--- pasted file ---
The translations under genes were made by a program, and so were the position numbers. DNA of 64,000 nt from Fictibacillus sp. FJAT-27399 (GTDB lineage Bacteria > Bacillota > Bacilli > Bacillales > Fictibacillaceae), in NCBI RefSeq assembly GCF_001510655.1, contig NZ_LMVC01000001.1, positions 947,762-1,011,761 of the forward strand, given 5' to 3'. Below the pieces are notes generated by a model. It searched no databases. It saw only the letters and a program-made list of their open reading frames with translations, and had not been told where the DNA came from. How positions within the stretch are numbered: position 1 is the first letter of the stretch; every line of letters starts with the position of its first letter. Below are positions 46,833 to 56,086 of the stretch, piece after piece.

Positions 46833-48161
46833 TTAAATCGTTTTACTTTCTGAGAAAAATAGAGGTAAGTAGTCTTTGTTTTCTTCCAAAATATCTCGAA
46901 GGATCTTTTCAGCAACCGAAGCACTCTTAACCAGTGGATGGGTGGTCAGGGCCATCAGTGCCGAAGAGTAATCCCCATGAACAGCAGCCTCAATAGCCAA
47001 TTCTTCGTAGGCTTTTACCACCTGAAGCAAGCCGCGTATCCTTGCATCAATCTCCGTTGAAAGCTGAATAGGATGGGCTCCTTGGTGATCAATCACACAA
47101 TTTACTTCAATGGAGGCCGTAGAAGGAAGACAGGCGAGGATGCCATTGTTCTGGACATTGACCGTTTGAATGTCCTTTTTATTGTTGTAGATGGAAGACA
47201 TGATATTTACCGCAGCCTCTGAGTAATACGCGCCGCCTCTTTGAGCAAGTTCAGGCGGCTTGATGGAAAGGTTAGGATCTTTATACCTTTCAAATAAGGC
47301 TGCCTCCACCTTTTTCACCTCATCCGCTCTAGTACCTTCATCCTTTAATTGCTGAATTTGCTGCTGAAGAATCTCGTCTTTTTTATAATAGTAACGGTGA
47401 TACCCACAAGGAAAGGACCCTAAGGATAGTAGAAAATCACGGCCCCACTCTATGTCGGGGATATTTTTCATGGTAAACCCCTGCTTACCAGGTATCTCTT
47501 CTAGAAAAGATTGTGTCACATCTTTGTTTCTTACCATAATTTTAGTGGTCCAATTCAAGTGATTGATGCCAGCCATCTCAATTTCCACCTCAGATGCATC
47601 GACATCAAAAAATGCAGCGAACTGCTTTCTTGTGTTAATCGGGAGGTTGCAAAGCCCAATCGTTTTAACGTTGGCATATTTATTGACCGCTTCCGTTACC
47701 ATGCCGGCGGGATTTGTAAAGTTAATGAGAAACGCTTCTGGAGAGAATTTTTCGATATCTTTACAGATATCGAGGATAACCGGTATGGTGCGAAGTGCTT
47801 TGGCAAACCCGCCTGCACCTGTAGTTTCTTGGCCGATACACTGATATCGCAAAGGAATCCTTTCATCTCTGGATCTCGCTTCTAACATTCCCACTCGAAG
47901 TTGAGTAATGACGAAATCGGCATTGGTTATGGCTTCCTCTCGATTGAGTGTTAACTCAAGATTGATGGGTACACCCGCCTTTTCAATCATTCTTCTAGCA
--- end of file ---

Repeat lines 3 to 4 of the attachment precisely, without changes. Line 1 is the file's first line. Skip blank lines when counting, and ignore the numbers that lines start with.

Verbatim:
46833 TTAAATCGTTTTACTTTCTGAGAAAAATAGAGGTAAGTAGTCTTTGTTTTCTTCCAAAATATCTCGAA
46901 GGATCTTTTCAGCAACCGAAGCACTCTTAACCAGTGGATGGGTGGTCAGGGCCATCAGTGCCGAAGAGTAATCCCCATGAACAGCAGCCTCAATAGCCAA